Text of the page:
In today’s world, it is considered common knowledge that a healthy diet and regular exercise will improve your quality of life. Whether you are an elite athlete, a grandma, a high-school athlete, a teacher, or an accountant, proper diet and exercise will help you lose weight, maintain a healthy weight, and reduce the risk of numerous chronic diseases such as heart disease, diabetes, hypertension, and much more. Many people are under the misconception that to eat healthy one must count calories, buy expensive foods, and that they will never get to eat “pleasure” foods. Similarly, in regard to exercise, many people think they need a gym membership and hours of extra time each day dedicated to being physically active. Unfortunately, these are all factors that stop people from eating healthy and exercising and most of them are not true! The best thing a person can do to start eating a healthy diet and to sustain a regular exercise plan is to become educated about the benefits of each. Following are the latest diet recommendations to maintain a healthy lifestyle.
Proper nutrition is a key component of a healthy lifestyle, which includes energy levels, mental, and emotional health. To function in daily life, one must have energy. Carbohydrates, proteins, and lipids (fats) are the sources of energy for the body. Vitamins, minerals, and water are also required for the regulation of the functionality of the body.
The majority of dietary CHO is derived from plant sources, primarily grains, seeds, fruits, and to a lesser extent, vegetables. In a practical context, the most common forms of dietary CHO are from simple sugars, such as soft drinks, candies, and cereals high in sugar. Although high in caloric content, these types of foods provide little in the way of other nutrients. These refined sugars lack vitamins, minerals, and fiber. A superior form of dietary CHO is derived from eating whole-grain cereals, whole-grain breads, and fruits. The CHO in these foods is in the form of starch, commonly known as the complex carbohydrates. These complex carbohydrates typically contain dietary fiber which may lower cholesterol absorption and is beneficial to the digestive tract.1
Recommended daily amount of CHO: The recommended percentage of CHO in the diet should range between 60% and 70% of the total calories consumed daily, depending on the amount of exercise performed that day. One gram of CHO is equivalent to four calories of energy.
Food sources: whole grain breads, whole grain pastas, whole grain cereals, bagels, starchy vegetables, legumes, and oatmeal.
Proteins produce as much as 10% to 15% of the energy requirements for activity. The body is capable of synthesizing protein. However, of the 20 amino acids required to construct the body’s proteins, only eight can by made by the body, therefore, protein must be ingested in the diet. Proteins are vital to metabolic functionality, cell functions, immune responses, and energy production. Proteins are often referred to as the building blocks of the muscles in the body and they also help in regeneration.1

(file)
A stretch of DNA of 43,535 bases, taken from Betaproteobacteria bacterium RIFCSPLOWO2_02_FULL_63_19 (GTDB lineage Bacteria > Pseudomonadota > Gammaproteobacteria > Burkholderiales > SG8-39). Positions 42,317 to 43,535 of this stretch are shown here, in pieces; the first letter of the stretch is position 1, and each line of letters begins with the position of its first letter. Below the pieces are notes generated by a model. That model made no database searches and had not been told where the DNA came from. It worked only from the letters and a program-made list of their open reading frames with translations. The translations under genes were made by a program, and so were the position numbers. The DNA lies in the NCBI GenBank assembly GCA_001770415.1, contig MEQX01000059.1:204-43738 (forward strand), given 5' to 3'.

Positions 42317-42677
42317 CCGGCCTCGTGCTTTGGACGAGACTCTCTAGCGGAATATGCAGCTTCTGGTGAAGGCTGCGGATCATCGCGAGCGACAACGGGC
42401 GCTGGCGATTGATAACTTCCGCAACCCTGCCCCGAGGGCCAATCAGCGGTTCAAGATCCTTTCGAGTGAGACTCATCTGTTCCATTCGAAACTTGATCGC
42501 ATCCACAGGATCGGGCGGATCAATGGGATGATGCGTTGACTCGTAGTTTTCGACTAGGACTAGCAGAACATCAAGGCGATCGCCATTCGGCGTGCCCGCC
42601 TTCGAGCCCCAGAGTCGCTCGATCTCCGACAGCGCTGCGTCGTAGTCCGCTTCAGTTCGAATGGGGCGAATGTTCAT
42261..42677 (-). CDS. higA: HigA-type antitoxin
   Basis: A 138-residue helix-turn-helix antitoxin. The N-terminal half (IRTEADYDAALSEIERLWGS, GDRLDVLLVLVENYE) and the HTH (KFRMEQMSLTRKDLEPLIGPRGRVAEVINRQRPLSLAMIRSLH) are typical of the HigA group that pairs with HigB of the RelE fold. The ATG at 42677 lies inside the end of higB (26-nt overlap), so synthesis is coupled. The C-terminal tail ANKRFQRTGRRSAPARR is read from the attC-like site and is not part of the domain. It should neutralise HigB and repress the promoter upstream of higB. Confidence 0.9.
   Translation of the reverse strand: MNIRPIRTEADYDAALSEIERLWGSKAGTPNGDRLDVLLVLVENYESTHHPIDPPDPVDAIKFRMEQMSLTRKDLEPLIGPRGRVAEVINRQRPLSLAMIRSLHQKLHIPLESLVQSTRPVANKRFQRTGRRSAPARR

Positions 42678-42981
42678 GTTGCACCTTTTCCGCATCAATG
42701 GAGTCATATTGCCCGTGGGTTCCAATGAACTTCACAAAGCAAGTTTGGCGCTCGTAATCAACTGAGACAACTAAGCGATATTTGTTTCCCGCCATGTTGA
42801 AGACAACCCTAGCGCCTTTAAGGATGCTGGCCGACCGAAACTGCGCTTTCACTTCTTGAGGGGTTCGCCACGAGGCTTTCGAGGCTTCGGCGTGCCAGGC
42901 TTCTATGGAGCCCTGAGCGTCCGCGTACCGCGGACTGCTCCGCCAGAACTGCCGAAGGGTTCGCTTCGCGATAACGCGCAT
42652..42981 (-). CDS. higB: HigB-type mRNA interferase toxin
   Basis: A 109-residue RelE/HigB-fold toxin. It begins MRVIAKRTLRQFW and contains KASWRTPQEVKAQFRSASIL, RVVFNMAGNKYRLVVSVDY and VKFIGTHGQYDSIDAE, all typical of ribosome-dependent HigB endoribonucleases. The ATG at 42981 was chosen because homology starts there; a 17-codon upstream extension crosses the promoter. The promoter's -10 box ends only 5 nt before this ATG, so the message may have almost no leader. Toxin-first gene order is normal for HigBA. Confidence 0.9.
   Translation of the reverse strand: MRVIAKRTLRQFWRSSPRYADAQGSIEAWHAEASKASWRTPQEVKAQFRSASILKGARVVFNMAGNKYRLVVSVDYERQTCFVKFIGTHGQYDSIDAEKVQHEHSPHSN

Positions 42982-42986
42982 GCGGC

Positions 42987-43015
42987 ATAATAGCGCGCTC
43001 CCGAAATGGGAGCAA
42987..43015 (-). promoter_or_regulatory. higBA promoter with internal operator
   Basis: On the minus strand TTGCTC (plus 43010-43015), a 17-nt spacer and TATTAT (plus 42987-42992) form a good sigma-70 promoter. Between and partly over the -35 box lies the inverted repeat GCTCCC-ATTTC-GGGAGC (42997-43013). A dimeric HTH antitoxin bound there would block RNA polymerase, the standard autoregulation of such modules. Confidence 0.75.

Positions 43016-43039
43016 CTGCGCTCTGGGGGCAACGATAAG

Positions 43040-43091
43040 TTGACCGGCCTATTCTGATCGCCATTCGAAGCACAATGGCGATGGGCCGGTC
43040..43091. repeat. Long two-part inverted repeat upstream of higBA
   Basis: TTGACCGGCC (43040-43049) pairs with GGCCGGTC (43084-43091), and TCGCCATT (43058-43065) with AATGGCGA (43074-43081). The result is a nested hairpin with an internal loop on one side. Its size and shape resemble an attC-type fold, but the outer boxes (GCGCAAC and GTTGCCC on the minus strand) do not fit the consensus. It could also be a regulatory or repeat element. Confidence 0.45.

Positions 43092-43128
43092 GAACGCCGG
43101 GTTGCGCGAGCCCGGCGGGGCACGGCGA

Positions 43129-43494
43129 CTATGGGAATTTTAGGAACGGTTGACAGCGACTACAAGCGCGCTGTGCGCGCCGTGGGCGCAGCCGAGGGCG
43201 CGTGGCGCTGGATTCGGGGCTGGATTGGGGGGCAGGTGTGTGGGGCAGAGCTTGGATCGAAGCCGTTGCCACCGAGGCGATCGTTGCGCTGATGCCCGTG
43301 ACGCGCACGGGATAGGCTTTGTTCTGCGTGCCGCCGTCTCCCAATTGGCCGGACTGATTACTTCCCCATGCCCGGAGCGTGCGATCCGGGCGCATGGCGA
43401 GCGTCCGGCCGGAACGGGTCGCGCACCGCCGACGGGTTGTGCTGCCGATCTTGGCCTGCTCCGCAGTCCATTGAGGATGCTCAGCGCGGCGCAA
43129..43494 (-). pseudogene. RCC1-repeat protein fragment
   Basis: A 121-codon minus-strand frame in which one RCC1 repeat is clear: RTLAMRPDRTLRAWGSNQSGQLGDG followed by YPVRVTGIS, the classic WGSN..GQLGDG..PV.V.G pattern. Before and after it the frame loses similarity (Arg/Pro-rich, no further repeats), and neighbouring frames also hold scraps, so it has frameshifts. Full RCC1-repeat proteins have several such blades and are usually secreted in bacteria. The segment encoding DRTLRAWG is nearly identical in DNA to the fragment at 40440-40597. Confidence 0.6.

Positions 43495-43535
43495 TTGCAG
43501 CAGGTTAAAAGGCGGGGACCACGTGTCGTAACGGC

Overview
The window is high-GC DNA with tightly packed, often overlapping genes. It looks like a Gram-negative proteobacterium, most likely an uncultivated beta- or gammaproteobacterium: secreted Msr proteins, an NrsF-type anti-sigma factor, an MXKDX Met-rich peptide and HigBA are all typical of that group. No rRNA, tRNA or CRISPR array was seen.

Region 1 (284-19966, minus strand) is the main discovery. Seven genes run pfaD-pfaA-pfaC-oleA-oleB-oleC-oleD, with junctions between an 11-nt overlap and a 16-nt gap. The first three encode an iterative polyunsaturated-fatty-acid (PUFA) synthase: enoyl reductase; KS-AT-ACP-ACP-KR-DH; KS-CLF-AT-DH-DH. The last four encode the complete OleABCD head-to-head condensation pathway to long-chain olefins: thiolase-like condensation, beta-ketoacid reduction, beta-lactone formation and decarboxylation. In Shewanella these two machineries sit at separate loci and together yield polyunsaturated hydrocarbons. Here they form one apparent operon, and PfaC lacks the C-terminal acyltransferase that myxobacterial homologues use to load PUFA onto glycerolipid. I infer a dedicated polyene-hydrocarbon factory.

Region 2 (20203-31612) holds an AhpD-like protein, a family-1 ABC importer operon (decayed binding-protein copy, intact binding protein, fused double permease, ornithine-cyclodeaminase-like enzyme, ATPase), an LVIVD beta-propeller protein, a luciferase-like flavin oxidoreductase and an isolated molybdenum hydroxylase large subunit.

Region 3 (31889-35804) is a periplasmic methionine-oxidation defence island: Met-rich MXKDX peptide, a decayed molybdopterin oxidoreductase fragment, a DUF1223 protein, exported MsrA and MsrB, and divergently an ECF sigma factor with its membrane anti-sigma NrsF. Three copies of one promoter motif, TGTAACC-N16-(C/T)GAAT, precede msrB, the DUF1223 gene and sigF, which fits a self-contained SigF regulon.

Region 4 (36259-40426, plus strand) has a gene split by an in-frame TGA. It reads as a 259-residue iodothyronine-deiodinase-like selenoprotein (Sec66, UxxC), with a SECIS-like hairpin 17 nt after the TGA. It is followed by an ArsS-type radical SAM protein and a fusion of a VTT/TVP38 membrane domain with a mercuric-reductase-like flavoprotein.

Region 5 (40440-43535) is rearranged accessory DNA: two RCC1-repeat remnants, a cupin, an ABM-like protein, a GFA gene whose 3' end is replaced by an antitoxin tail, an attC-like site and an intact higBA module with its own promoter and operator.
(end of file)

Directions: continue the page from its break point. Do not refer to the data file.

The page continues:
Recommended daily amount of protein: The recommended percentage of protein in the diet should range between 10% and 15% of the total calories consumed daily. One gram of protein is equivalent to four calories of energy.
Food sources: eggs, meats, and dairy products.
Fats serve a variety of functions in the body including energy production, insulation, and the protection of vital internal organs. Fats are categorized into two forms: saturated and unsaturated. Generally speaking, saturated fats are the “bad” fats, and unsaturated fats are the “good” fats.
Recommended daily amount of lipids: The recommended percentage of lipids in the diet should be 30% or less of the total calories consumed daily.1 It is recommended that the majority of the lipids consumed be unsaturated to avoid the problems attributed to excessive amounts of saturated fats related to heart disease.
Food sources: saturated fats most often come from animal products such as beef, poultry, pork, milk, butter, and cheese. Unsaturated fat food sources include oils, walnuts, and fish (i.e., salmon, trout, herring).
Supplement and Vitamin Recommendations
Vitamins are chemicals that are needed by the body in relatively small amounts, yet adequate amounts of vitamins are essential to health and human performance.1 Vitamins contain no caloric value so they do not directly provide energy to the body. There is no evidence that taking any vitamin in an amount greater than the recommended level provides any sort of health enhancement. People who eat a healthy, balanced diet, as described above, are most likely getting adequate amounts of vitamins through their food and beverage consumption. In addition, there is no evidence that vitamins marketed as organic or natural provide any benefit over those that are manufactured synthetically and often sold at a higher cost.
Today, especially in the athletic environment, there is a huge commercial market for supplements, one of the most common being protein supplements. There are several problems with supplementing nutrients. For example, with protein, a high source of dietary protein is also high in saturated fat and often simple CHO, the most ineffective form of CHO. In addition, the body may be unable to to efficiently eliminate the byproducts of excess protein, causing extra stress on the vital organs such as the liver and kidneys. Most supplements are not monitored by the Food and Drug Administration and they are extremely expensive, often exceeding the cost of the most common and natural sources of protein.
- Pfeiffer, R.P., & Mangus, B.C. (Ed.) (2008). Concepts of Athletic Training. (5th ed.). Sudbury, Massachusetts: Jones and Bartlett Publishers.